Following interviews last month with 10 candidates for the Martha’s Vineyard representative on the Steamship Authority board of governors, the Dukes County Commission on Wednesday unanimously chose Chilmark selectman James Malkin.

Mr. Malkin was among seven men and three women who sought to replace longtime representative Marc Hanover for the Island’s seat on the boat line governing board.

The position is one of critical importance to Islanders, commissioner John Cahill said.

“The Steamship is part of our collective DNA, there is no way around it,” Mr. Cahill said. “As Islanders we live with a boat schedule in our pockets, or on our smartphones. It’s our lifeline.”

The Vineyard needs a representative who has experience running a multi-million dollar business, understands transportation issues and is experienced in managing change, he continued.

“In my mind, without question, that is Mr. Malkin,” he said.

Commissioner John Alley also voiced his approval of Mr. Malkin’s candidacy.

“It is my opinion that Jim Malkin of Chilmark presented the best approach to those issues affecting us, and seems to be the best person to represent us,” Mr. Alley said.

“Thank you for your votes of support,” Mr. Malkin told commissioners after paper ballots were tallied by county manager Martina Thornton.

“I now have a very big target on my back,” he added.

Commissioner Leon Brathwaite, who was among the candidates for the SSA post, recused himself from taking part in the decision and watched the voting from the audience in the Vineyard Transit Authority meeting room. In addition to Mr. Cahill and Mr. Alley, commissioners Keith Chatinover, Tristan Israel and Christine Todd took part in the vote.

Mr. Malkin will succeed Mr. Hanover, who did not seek reappointment. County commissioners thanked Mr. Hanover for his service, which included 15 years on the governing board preceded by two years on the port council.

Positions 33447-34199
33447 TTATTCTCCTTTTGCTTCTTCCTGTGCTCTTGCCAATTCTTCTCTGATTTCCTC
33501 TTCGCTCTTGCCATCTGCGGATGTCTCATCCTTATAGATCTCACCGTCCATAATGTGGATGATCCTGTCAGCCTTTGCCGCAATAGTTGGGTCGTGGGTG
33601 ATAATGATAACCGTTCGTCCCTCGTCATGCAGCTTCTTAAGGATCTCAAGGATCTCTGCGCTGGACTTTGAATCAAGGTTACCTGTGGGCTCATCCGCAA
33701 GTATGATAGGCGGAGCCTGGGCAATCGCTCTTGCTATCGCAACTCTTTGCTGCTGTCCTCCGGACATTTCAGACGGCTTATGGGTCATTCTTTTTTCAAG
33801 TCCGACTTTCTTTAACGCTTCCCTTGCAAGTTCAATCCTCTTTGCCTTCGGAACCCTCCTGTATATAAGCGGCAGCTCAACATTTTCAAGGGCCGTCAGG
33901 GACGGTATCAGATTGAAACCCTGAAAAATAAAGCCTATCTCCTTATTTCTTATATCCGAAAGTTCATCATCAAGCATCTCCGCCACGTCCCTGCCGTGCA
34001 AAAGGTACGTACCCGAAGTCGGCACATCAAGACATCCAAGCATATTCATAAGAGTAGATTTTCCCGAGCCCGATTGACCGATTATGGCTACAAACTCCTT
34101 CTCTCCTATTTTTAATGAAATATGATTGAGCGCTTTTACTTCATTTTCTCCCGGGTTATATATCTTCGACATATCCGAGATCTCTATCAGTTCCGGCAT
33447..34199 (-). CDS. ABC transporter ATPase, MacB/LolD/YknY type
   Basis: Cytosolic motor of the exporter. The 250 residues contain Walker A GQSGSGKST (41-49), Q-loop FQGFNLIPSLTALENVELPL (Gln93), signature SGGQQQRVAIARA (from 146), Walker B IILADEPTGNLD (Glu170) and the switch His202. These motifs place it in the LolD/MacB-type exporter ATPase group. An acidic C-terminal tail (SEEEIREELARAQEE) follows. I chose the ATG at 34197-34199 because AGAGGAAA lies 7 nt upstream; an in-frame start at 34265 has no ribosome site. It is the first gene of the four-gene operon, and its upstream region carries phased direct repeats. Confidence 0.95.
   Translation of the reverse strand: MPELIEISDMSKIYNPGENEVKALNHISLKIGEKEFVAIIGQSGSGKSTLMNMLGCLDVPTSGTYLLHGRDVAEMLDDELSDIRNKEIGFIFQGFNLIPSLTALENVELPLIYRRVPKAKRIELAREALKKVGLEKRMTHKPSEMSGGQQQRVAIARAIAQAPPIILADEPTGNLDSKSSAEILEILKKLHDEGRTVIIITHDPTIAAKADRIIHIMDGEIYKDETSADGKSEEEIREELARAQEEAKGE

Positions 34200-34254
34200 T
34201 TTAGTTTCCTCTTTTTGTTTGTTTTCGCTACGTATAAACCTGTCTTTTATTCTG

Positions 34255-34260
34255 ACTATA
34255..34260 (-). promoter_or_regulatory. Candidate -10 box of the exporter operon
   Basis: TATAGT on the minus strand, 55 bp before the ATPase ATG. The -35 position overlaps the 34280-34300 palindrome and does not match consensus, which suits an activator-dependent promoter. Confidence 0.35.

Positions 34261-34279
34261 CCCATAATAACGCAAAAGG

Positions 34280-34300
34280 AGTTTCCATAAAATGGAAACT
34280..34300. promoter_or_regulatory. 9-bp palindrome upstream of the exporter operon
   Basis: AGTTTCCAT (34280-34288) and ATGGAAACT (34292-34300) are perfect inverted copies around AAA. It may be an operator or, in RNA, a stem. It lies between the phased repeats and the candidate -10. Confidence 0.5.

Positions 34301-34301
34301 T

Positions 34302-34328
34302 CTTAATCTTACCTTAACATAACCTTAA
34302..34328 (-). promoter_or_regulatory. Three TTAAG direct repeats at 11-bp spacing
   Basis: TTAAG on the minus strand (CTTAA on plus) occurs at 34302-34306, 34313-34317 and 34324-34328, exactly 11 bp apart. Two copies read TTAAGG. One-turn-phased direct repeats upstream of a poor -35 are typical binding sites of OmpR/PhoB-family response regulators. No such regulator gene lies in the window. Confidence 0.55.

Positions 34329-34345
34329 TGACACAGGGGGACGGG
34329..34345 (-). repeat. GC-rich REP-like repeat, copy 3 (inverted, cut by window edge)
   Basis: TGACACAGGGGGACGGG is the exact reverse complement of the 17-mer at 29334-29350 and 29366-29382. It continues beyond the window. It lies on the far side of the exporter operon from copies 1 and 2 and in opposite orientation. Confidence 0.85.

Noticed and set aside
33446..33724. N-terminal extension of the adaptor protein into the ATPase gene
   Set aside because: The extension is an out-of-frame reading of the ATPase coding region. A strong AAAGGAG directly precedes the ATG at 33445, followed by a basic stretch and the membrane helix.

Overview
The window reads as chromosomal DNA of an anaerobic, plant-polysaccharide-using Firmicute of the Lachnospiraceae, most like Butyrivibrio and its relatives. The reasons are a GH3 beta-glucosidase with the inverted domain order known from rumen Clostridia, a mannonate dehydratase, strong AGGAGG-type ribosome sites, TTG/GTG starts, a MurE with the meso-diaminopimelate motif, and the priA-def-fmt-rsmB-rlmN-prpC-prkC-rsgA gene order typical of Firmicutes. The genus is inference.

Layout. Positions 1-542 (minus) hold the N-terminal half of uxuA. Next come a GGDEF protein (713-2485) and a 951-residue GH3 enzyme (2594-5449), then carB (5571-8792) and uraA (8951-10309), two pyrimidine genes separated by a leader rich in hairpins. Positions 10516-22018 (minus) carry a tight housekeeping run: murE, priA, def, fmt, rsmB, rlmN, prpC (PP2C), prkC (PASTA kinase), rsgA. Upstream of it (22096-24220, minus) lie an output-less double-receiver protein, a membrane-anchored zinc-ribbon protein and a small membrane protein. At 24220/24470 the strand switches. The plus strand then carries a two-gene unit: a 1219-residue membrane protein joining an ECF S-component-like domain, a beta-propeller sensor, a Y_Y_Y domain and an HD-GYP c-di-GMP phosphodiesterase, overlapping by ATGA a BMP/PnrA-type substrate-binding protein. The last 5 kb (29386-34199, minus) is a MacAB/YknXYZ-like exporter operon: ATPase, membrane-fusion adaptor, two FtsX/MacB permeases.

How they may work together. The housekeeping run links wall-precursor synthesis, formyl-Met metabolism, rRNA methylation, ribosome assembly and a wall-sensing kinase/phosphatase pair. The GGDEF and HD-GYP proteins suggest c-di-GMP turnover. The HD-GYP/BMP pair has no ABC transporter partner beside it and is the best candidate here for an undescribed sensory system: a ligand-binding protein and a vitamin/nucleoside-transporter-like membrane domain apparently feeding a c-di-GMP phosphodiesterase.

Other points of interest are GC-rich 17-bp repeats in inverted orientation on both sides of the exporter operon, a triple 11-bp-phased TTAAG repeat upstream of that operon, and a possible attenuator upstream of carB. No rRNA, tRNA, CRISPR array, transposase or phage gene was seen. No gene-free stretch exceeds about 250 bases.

“He had a good run,” Mr. Cahill said.

The change of Vineyard board member comes at a time of heightened pressure and public scrutiny for the boat line, which holds a critical place in the life of the two Islands. Two years into a sweeping reconstruction project at the Woods Hole terminal currently budgeted at close to $94 million, the SSA has come under fire from its Woods Hole neighbors for many aspects of the project, including the new ticket building. A number of mechanical breakdowns and ferry cancellations this year have left Islanders questioning the reliability of the boat line. And a major website crash on the opening day for summer car reservations in January added fuel to growing discontentment over the SSA’s sometimes awkward handling of public relations and communications matters.

Mr. Malkin said Wednesday he would work to get other board members to recognize the seriousness with which Islanders take their boat line.

“It will need to be collegial, it will need to be constructive, but it will need to be done pretty rapidly,” he said. “This is not a time for the Steamship Authority to be complacent.”

Speaking with the Gazette after the vote, Mr. Malkin said he wants to see the Steamship Authority meet its core mission of serving the Islands efficiently.

“From a Martha’s Vineyard standpoint, I’m not sure we have an efficient transportation system for people and goods at the moment,” he said.

When he takes his seat at the next monthly SSA meeting March 17 in Falmouth, Mr. Malkin will also pick up the gavel; by statute, the Martha’s Vineyard governor chairs the board this year. Appointed by local governments, the five members of the SSA board oversee the boat line’s management and operations. The positions are unpaid, but come with free ferry transportation.

While the SSA’s full name is the Woods Hole, Martha’s Vineyard and Nantucket Steamship Authority, the Islands come first on the board, with the Nantucket and Vineyard members each wielding a weighted 35 per cent vote. Barnstable, Falmouth and New Bedford governors have a 10 per cent vote each.

Also at Wednesday’s meeting, the commission appointed Fred Fournier, Geoffrey Wheeler and John Ensor to three seats on the Martha’s Vineyard Airport Commission

Six men had sought appointment to the airport commission, taking part in interviews over two meetings last month.

Mr. Brathwaite rejoined the commission to vote on the airport commission appointments.

Mr. Fournier and Mr. Wheeler each received votes from all six commissioners at the meeting. Mr. Ensor received three votes.

Commission chairman Gretchen Tucker Underwood has been absent for the process. Vice Chair Israel presided over the meeting as acting chairman.